Derm Dx: 'Dirty' skin that cannot be washed - Clinical Advisor

Derm Dx: ‘Dirty’ skin that cannot be washed

Slideshow

  • Terra firma-forme dermatosis 1_0213 Derm Dx

  • Terra firma-forme dermatosis 2_0213 Derm Dx

  • Terra firma-forme dermatosis 3_0213 Derm Dx

A 50-year-old black male complains of brown spots on his back. He is unsure how long they have been there. The patient’s wife has tried washing them off with soap and water, but they cannot be removed. His past medical history is significant for type 2 diabetes, obesity and hypertension.

A complete physical exam is significant for brown black macules and papules on his back. Although simple soap and water did not work, vigorously rubbing the lesions with isopropyl alcohol was able to remove them (pictured).

Terra firma-forme dermatosis is also called "Duncan's dirty dermatosis" after W. Christopher Duncan, MD, who first described the condition in 1987.. It is characterized by a dirt-like and brown discoloration of the neck, trunk and/or limbs that cannot be removed...

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Terra firma-forme dermatosis is also called “Duncan’s dirty dermatosis” after W. Christopher Duncan, MD, who first described the condition in 1987.. It is characterized by a dirt-like and brown discoloration of the neck, trunk and/or limbs that cannot be removed with soap and water. 

The disorder is most commonly seen on the necks of children. However, terra firma-forme dermatosis may also affect adults, and the case presented here is quite a dramatic example. 

Rubbing affected areas vigorously with 70% isopropyl alcohol will remove the discoloration, but unfortunately the problem recurs frequently.

Terra-firma forme dermatosis is readily distinguished from macular amyloidosis, acanthosis nigricans and confluent and reticulated papillomatosis, since none of the latter dermatoses can be removed with alcohol. On histology, terra firma-forme dermatosis demonstrates hyperkeratosis with keratin globules in the stratum corneum.

Patients with acanthosis nigricans clinically present with hyperpigmented plaques that have a characteristic velvety texture. The lesions are distributed symmetrically and may involve multiple regions including the neck, face, groin, elbows, knees, extensor aspect of the finger joints, areolae and umbilicus. There may be oral mucosal involvement.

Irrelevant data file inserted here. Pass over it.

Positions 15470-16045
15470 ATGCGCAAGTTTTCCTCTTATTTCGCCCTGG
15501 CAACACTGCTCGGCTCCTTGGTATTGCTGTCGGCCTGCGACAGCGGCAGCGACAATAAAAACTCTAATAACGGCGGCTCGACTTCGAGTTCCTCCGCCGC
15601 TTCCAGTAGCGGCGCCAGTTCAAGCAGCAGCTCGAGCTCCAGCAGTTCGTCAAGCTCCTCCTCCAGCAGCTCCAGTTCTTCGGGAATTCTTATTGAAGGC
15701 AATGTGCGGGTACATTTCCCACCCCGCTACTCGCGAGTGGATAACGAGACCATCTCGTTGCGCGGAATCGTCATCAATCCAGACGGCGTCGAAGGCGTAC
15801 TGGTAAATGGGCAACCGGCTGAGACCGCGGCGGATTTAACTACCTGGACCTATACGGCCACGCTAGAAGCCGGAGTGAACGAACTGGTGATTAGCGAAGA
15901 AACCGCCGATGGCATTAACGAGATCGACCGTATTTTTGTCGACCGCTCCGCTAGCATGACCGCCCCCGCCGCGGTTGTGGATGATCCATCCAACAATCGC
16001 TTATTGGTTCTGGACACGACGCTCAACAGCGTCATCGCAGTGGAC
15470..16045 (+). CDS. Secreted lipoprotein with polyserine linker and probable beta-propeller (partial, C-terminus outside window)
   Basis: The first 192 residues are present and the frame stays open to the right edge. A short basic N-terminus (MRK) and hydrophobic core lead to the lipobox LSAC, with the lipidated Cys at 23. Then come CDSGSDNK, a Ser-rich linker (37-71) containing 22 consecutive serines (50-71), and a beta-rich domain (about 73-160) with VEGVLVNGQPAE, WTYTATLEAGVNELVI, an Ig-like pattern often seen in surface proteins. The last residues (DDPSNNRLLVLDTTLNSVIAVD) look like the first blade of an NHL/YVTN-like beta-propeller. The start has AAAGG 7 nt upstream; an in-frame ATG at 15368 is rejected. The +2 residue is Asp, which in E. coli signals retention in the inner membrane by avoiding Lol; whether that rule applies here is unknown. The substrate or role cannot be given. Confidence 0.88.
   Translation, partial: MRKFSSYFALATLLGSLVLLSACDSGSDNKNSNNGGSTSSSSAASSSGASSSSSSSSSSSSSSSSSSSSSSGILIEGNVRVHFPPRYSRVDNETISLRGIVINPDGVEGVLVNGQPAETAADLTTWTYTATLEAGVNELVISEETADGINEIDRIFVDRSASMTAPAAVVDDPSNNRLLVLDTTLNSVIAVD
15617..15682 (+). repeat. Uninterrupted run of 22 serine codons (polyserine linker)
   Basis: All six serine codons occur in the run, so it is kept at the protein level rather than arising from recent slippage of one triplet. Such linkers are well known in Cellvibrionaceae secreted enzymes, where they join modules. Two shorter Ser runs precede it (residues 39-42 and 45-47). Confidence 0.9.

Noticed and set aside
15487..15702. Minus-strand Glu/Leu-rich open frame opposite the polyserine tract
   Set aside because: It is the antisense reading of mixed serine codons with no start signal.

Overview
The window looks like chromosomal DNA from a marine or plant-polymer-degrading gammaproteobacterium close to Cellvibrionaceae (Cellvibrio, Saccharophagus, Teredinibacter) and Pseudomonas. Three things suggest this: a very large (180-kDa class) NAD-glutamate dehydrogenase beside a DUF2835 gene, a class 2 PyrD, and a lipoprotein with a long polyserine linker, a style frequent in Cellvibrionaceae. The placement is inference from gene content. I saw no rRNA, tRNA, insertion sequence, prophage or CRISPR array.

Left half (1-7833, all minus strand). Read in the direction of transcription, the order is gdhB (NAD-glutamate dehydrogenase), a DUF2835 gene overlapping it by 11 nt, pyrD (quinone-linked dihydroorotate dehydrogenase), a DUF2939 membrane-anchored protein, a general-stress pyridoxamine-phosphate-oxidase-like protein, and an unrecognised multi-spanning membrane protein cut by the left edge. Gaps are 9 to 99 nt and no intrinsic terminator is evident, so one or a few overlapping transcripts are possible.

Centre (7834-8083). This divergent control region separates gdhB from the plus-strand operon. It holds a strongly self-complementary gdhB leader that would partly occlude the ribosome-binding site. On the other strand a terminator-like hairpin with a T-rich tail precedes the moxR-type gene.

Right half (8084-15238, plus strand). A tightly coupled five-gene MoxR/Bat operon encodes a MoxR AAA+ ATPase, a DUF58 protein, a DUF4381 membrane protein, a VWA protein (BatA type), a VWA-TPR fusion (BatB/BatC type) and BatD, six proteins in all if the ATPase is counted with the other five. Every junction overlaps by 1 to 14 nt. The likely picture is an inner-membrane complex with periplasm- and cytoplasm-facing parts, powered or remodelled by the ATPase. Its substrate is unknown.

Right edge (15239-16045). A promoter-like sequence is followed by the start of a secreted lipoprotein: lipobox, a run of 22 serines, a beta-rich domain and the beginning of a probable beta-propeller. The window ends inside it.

Obesity, even in the absence of a detectable endocrinologic abnormality, is the single most common association with acanthosis nigricans. Clinical diagnosis is based on the presence of velvety hyperpigmented plaques in the typical distribution pattern.

When the diagnosis is in doubt a punch biopsy may be performed. The histopathology will show papillomatosis and hyperkeratosis. Ironically, acanthosis is not present on histology.

Confluent and reticulated papillomatosis (CARP) is a rare disorder that typically begins in puberty. Females and blacks are about twice as likely to be affected than white males.

Initially patients with CARP present as small papules, usually appearing in the intermammary, epigastric or interscapular region. The lesions enlarge and become hyperpigmented. Centrally, they coalesce and become confluent. At the periphery, they have a reticulated morphology.  Lesions are usually asymptomatic, but rarely patients complain of itch. 

Patients with macular amyloidosis present with pruritic, rippled, brown macules, most commonly on the interscapular back. The etiology is believed to be chronic scratching. 

Diagnosis & Treatment

Terra firma-forme dermatosis is based on the clinical appearance of “dirty” skin that cannot be cleansed with soap and water, but improves when vigorously rubbed with 70% isopropyl alcohol. Biopsy is rarely performed. 

Adam Rees, MD, is a graduate of the University of California Los Angeles School of Medicine and a resident in the Department of Dermatology at Baylor College of Medicine in Houston.

References

  1. Duncan WC et al. Arch Dermatol. 1987;123(5):567-569.
  2. Bolognia J, Jorizzo JL, Rapini RP. Dermatology. “Chapter 52: Dermatologic Manifestations in Patients with Systemic Disease.” St. Louis, Mo.: Mosby/Elsevier, 2008.
  3. James WD, Berger TG, Elston DM et al. Andrews’ Diseases of the Skin: Clinical Dermatology. ” Chapter 24: Endocrine Diseases.” Philadelphia: Saunders Elsevier, 2006.
  4. Schachner LA, Hansen RC. Pediatric Dermatology. 4th Edition. “Chapter 10: Pigmentary abnormalities.” St. Louis, Mo.:  Mosby Elsevier, 2011.
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